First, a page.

City officials are still trying to determine what, if any, effect the sale of Kansas City Southern Railways to Canadian Pacific will have on a pending rail-supported warehouse in El Campo.
The $29 billion deal was announced Sunday but still needs approval of the U.S. Surface Transportation Board.
The Canadian purchase creates El Campo concerns with the 540-acre Southwest International Gateway business park or SWIG in the final preparation stage at the intersection of CR 421 and U.S. 59.
The development is projected to bring 100 jobs to El Campo and Wharton County in addition to tax revenue.
“I think it’s good news,” and “I don’t know,” were the only responses city officials could make Monday, adding they were reaching out to railroad officials but had yet to hear a response.
The buy out links KCS’ Mexico ports and rail lines through the heart of the nation with Canadian Pacific’s east/west lines running from coast to coast north of the U.S. border.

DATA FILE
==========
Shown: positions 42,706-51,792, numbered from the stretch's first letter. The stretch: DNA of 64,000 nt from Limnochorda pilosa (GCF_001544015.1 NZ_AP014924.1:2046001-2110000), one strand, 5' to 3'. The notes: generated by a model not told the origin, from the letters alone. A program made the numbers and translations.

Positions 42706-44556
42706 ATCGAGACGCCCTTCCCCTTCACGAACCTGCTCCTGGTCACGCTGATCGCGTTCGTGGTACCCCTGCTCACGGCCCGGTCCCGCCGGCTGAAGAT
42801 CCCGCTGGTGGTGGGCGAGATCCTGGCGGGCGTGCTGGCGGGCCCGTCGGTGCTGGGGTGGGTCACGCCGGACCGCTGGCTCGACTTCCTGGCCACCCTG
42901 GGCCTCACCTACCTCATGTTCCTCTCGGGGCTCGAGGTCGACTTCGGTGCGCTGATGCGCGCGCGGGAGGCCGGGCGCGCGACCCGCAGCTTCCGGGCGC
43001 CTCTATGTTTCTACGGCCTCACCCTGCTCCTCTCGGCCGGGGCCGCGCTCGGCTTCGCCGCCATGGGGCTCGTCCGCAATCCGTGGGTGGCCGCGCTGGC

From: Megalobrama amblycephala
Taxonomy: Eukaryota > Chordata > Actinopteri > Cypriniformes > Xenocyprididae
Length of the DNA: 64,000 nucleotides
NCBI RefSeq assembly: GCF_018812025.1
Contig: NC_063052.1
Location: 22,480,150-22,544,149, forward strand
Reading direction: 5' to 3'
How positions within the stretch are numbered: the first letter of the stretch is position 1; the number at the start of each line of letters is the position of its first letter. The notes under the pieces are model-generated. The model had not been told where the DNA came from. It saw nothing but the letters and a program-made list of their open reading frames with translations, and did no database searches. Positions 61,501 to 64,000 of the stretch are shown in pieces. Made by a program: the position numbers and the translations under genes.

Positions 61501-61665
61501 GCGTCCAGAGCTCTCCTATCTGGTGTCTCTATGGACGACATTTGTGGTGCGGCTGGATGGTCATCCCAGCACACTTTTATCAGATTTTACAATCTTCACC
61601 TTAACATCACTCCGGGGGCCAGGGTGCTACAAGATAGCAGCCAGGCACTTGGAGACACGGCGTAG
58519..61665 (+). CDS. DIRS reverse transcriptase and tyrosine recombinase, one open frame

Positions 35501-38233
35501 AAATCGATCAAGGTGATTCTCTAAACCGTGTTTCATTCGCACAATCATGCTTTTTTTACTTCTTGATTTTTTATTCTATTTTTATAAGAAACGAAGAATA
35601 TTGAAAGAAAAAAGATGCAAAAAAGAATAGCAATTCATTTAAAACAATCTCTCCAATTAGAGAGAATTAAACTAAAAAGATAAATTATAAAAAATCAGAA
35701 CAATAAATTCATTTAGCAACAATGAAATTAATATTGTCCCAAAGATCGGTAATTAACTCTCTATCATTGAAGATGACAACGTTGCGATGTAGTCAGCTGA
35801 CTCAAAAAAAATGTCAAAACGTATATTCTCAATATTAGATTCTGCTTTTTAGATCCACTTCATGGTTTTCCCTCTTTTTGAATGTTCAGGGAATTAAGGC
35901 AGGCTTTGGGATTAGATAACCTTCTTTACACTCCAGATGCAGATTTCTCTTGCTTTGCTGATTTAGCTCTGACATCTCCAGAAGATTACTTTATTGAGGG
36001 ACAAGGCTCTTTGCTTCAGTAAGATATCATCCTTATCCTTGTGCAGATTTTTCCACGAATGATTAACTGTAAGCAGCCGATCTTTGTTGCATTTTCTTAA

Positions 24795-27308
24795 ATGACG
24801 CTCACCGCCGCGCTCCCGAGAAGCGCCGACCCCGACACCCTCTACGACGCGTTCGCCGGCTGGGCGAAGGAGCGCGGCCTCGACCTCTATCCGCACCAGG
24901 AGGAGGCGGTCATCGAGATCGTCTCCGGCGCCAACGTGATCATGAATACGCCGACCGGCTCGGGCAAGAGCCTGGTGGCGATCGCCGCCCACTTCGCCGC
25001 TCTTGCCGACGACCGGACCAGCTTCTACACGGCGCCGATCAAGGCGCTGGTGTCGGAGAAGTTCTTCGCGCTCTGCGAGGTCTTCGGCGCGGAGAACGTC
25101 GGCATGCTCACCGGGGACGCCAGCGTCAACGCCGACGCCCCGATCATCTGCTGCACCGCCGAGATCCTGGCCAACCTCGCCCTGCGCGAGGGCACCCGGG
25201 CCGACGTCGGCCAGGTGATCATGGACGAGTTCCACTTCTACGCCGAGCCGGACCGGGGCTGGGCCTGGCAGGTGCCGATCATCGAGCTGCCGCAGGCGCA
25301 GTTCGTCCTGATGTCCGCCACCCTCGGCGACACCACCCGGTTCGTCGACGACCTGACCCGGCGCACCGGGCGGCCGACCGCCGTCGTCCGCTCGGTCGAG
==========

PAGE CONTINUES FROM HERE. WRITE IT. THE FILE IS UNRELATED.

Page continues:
Stonemont CEO Zack Markwell, the lead park developer, appeared before council in early February offering assurances that construction was about to get under way with the SWIG being operational by June 2022, two million square feet in railroad supported warehouse space along with the infrastructure to get the ball rolling.
He could not be reached for comment as of press time.
Vitro Chemicals, a subsidiary of Vitro, one of the world’s largest glass manufacturers, may be the rail park’s first tenant, announcing its intention to locate there in February 2020.
A 125,000-square-foot distribution center for Vitro Chemicals was planned last year as well as a 200,000-square-foot speculative warehouse. That was delayed, however, as virtually all business in Texas shut down in response to the coronavirus pandemic.
City taxpayers have already paid $397,500 for infrastructure engineering, planning for it to be oversized to accommodate growth in the area.
The City Development Center of El Campo has offered $3 million to assist the park with infrastructure costs. The city will issue that still pending debt and be paid back by the CDC as construction gets under way.
Park developers are Stonemont, Ridgeline Property Group and NAI Partners. Watco Companies will operate the short line railroad connecting the buildings to the KCS main line.